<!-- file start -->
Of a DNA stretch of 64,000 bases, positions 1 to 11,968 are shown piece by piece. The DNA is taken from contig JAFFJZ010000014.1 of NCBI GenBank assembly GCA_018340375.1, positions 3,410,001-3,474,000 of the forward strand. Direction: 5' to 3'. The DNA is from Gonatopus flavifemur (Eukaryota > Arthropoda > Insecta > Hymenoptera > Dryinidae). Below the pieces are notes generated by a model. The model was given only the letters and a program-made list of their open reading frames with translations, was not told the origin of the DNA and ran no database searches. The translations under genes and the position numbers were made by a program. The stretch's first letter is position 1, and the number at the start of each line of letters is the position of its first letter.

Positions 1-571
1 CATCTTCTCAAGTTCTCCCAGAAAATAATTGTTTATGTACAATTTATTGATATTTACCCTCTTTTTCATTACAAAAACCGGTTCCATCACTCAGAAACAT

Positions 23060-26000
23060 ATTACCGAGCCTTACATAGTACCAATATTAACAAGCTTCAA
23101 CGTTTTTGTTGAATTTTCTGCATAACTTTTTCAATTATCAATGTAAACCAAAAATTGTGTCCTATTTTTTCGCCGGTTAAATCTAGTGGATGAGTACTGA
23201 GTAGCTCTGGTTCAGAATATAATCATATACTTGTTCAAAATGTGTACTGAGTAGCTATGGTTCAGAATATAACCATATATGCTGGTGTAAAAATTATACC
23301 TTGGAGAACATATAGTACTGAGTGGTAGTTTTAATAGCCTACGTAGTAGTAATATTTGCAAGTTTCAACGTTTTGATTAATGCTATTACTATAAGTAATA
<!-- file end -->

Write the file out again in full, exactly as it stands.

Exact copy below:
Of a DNA stretch of 64,000 bases, positions 1 to 11,968 are shown piece by piece. The DNA is taken from contig JAFFJZ010000014.1 of NCBI GenBank assembly GCA_018340375.1, positions 3,410,001-3,474,000 of the forward strand. Direction: 5' to 3'. The DNA is from Gonatopus flavifemur (Eukaryota > Arthropoda > Insecta > Hymenoptera > Dryinidae). Below the pieces are notes generated by a model. The model was given only the letters and a program-made list of their open reading frames with translations, was not told the origin of the DNA and ran no database searches. The translations under genes and the position numbers were made by a program. The stretch's first letter is position 1, and the number at the start of each line of letters is the position of its first letter.

Positions 1-571
1 CATCTTCTCAAGTTCTCCCAGAAAATAATTGTTTATGTACAATTTATTGATATTTACCCTCTTTTTCATTACAAAAACCGGTTCCATCACTCAGAAACAT

Positions 23060-26000
23060 ATTACCGAGCCTTACATAGTACCAATATTAACAAGCTTCAA
23101 CGTTTTTGTTGAATTTTCTGCATAACTTTTTCAATTATCAATGTAAACCAAAAATTGTGTCCTATTTTTTCGCCGGTTAAATCTAGTGGATGAGTACTGA
23201 GTAGCTCTGGTTCAGAATATAATCATATACTTGTTCAAAATGTGTACTGAGTAGCTATGGTTCAGAATATAACCATATATGCTGGTGTAAAAATTATACC
23301 TTGGAGAACATATAGTACTGAGTGGTAGTTTTAATAGCCTACGTAGTAGTAATATTTGCAAGTTTCAACGTTTTGATTAATGCTATTACTATAAGTAATA